eNewsletter | November Edition
In this month's edition:

  • Post-fire natural resource considerations for landowners 11/17
  • Russian River Streamflow 3-pager: what you need to know
  • Upcoming: "Working Lands of the Laguna Watershed" virtual panel
  • Working lands calendar: November Highlight
  • Monarch butterfly Thanksgiving count is almost here!
  • Agricultural Support and Protection Program (ASAP) Emergency Matching Grant Program from Ag + Open Space now taking applications
  • USDA Coronavirus Food Assistance Program 2 taking applications
  • UCCE Ranch Water Quality Plan Instructor's Guide now available
  • Wildfire preparedness information for farms and ranches
What's New at Your RCD
Post-Fire Considerations for Landowners: Q&A session 11/17
As we continue to field inquiries and conduct site visits with people impacted by fire in our community, we have decided to host a Q&A session to offer some tips for managing your land after fire. Please join us for a conversation hosted by staff from Sonoma Resource Conservation District (RCD) and the Natural Resources Conservation Service (NRCS) to discuss post-fire considerations on your property.

You will hear from experienced staff who bring a wealth of technical and field expertise the table, we will share information about available resources from your local RCD and NRCS offices, and get your questions answered in a friendly and open environment.



Agenda/Speakers:
Katie Robbins, Project Manager, SRCD - Introduction
Jessica Pollitz, Engineer, SRCD - Winterization considerations
Kevin Cullinen, Project Manager, SRCD - Erosion concerns
Jason Wells, Forester, SRCD - Post fire forest management and RCD resources
Andrew Loganbill, District Conservationist, NRCS - technical resources and funding

Please RSVP for this session. A Zoom meeting link will be sent to you. The session will be recorded and made available following the session. If you have questions, please contact Christine Kuehn, Education and Communications Manager at ckuehn@sonomarcd.org. Meeting begins promptly at 5PM.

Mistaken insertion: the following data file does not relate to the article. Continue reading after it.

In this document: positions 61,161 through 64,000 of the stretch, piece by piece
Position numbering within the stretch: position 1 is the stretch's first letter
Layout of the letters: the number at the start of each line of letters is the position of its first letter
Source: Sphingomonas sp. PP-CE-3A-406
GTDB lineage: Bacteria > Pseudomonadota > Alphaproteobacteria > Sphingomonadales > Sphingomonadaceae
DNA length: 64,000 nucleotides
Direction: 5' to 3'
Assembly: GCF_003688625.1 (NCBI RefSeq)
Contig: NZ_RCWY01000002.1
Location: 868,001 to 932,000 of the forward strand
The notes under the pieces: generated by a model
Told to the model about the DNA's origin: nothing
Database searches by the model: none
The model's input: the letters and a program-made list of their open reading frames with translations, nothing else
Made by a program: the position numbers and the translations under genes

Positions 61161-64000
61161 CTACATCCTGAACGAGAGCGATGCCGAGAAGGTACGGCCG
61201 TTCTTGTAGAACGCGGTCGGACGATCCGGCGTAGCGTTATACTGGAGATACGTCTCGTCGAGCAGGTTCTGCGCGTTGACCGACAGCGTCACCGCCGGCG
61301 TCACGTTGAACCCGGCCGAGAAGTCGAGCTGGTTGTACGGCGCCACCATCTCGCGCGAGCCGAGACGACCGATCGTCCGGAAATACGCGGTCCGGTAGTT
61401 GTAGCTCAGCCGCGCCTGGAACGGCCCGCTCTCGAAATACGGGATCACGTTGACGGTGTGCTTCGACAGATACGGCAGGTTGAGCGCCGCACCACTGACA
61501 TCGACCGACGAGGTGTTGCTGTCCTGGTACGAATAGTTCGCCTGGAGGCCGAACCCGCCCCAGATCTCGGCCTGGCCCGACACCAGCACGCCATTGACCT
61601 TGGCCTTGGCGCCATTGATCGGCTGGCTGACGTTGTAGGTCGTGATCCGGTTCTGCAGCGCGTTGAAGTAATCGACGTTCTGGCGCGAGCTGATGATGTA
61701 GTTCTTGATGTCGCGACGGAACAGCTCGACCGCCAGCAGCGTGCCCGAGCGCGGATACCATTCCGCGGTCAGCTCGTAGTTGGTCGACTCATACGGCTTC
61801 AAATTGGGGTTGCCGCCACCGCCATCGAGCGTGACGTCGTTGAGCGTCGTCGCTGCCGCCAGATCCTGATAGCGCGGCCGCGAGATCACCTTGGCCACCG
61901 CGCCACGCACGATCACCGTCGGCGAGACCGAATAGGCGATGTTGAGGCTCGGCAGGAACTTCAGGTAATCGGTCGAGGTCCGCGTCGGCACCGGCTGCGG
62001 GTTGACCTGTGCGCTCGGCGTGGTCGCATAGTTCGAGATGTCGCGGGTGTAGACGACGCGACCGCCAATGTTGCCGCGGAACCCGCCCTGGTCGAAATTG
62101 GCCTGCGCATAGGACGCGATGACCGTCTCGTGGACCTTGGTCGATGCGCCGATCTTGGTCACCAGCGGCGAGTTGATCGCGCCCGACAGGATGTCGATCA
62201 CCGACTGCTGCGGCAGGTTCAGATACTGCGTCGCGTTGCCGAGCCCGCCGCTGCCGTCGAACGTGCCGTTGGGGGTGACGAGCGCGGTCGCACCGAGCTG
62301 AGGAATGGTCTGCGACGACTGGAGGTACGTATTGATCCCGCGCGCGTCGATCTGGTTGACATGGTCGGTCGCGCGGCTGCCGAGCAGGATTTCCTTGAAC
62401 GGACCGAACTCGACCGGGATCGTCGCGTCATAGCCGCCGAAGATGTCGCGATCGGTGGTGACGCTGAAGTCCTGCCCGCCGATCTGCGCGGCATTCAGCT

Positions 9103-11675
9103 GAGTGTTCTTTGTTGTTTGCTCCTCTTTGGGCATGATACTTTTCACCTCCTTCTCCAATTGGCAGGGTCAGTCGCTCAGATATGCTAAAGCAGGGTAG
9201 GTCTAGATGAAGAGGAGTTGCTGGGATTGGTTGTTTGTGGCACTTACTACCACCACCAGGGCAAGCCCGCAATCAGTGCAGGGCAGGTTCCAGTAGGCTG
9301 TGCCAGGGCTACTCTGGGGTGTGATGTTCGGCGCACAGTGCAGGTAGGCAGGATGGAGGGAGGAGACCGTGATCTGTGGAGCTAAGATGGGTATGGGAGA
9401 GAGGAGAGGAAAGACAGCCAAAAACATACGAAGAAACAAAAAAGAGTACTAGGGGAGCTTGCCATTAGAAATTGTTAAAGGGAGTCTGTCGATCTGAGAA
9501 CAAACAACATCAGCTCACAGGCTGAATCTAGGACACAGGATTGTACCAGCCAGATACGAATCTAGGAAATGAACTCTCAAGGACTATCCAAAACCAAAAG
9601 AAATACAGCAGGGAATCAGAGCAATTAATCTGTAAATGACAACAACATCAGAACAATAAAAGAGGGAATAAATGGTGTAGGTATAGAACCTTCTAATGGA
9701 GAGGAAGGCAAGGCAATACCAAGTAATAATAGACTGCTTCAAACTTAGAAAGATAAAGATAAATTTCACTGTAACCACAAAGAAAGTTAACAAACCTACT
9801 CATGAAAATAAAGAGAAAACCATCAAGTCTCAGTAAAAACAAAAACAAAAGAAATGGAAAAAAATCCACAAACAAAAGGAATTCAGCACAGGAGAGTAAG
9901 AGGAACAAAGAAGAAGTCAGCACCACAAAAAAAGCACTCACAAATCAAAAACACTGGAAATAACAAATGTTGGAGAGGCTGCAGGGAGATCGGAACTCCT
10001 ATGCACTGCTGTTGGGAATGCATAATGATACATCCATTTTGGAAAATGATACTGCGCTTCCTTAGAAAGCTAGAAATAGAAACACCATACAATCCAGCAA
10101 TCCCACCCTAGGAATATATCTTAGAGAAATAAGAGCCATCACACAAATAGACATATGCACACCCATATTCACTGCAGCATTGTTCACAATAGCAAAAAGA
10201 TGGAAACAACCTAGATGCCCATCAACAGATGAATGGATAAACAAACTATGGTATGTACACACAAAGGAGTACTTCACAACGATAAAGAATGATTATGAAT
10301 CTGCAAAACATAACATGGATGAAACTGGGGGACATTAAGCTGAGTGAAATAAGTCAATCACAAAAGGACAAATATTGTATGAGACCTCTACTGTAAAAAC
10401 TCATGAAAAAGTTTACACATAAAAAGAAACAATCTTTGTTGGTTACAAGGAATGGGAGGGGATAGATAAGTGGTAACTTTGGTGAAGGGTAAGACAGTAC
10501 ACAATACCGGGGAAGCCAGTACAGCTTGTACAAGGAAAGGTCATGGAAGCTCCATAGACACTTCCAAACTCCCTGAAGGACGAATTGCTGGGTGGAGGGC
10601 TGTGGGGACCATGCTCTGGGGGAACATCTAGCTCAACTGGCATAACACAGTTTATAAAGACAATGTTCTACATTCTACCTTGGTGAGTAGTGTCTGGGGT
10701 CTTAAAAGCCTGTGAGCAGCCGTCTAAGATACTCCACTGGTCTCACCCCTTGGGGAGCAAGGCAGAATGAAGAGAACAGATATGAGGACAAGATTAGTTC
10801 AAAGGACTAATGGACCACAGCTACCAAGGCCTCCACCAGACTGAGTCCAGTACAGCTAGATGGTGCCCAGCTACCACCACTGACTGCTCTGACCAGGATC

Russian River streamflow: what can be done
Coho salmon generally spend the first full year of their lives in small streams, and steelhead can rely on this important habitat for even longer. In coastal California, many of these streams are flow-impaired and become intermittent, or dry completely, during the summer/fall dry season. Flow releases, which add water to streams from sources such as agricultural ponds, can enhance streamflow and improve habitat conditions for juvenile fish, thereby increasing their chances of survival. 

Read more about the Russian River Coho Partnership and local on the ground work with landowner partners to support fish populations, hear about lessons learned, considerations for getting started on a flow release project, and find a list of project takeaways. Download the PDF to see the full 3-pager!
Join us for "Working Lands of the Laguna Watershed"
Panel Discussion hosted by the Laguna Foundation, Sonoma RCD and Sonoma Ag + Open Space
Thursday, December 3, 2020. 5:00 - 6:15pm.

Working lands are an important part of the character, history, and culture of the Laguna de Santa Rosa; we are fortunate to have a healthy farm and ranch economy that provides an abundance of local food as well as beautiful rural scenery. Join the Laguna Foundation, Sonoma Ag+ Open Space, the Sonoma RCD, and featured panelists Misti Arias of Sonoma Ag + Open Space, Doug Beretta of Beretta Family Dairy, and Stuart Schroeder of SRJC’s Shone Farm for a discussion on the role of working lands, family farming, and critical connections to the natural lands in the Laguna de Santa Rosa, and foster your own appreciation and understanding of this important part of our watershed and community. There is no charge for this outing, which is made possible by the voters of Sonoma County who fund the work of Ag + Open Space with a quarter-cent sales tax.